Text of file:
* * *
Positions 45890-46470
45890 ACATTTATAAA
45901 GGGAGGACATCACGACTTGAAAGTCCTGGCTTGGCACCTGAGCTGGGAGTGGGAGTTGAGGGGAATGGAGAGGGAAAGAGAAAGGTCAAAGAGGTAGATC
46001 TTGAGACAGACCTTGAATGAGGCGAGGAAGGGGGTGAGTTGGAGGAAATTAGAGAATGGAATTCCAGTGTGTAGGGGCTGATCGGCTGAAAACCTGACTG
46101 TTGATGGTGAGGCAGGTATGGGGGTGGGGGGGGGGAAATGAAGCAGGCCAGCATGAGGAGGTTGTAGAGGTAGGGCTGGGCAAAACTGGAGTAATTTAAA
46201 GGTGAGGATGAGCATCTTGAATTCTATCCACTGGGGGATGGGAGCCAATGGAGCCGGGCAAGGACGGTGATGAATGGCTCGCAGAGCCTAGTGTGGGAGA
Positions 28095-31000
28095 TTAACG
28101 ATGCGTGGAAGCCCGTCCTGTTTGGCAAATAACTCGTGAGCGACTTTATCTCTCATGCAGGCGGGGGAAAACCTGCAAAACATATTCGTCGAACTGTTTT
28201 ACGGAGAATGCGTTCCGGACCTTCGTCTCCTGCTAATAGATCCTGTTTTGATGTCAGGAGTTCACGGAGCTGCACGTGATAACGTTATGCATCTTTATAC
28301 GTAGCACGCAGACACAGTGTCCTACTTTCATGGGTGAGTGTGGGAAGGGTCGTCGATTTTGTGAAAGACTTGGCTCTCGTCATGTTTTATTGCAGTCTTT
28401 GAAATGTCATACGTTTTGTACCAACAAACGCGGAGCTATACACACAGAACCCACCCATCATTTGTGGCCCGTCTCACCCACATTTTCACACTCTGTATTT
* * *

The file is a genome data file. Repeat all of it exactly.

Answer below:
Positions 45890-46470
45890 ACATTTATAAA
45901 GGGAGGACATCACGACTTGAAAGTCCTGGCTTGGCACCTGAGCTGGGAGTGGGAGTTGAGGGGAATGGAGAGGGAAAGAGAAAGGTCAAAGAGGTAGATC
46001 TTGAGACAGACCTTGAATGAGGCGAGGAAGGGGGTGAGTTGGAGGAAATTAGAGAATGGAATTCCAGTGTGTAGGGGCTGATCGGCTGAAAACCTGACTG
46101 TTGATGGTGAGGCAGGTATGGGGGTGGGGGGGGGGAAATGAAGCAGGCCAGCATGAGGAGGTTGTAGAGGTAGGGCTGGGCAAAACTGGAGTAATTTAAA
46201 GGTGAGGATGAGCATCTTGAATTCTATCCACTGGGGGATGGGAGCCAATGGAGCCGGGCAAGGACGGTGATGAATGGCTCGCAGAGCCTAGTGTGGGAGA
Positions 28095-31000
28095 TTAACG
28101 ATGCGTGGAAGCCCGTCCTGTTTGGCAAATAACTCGTGAGCGACTTTATCTCTCATGCAGGCGGGGGAAAACCTGCAAAACATATTCGTCGAACTGTTTT
28201 ACGGAGAATGCGTTCCGGACCTTCGTCTCCTGCTAATAGATCCTGTTTTGATGTCAGGAGTTCACGGAGCTGCACGTGATAACGTTATGCATCTTTATAC
28301 GTAGCACGCAGACACAGTGTCCTACTTTCATGGGTGAGTGTGGGAAGGGTCGTCGATTTTGTGAAAGACTTGGCTCTCGTCATGTTTTATTGCAGTCTTT
28401 GAAATGTCATACGTTTTGTACCAACAAACGCGGAGCTATACACACAGAACCCACCCATCATTTGTGGCCCGTCTCACCCACATTTTCACACTCTGTATTT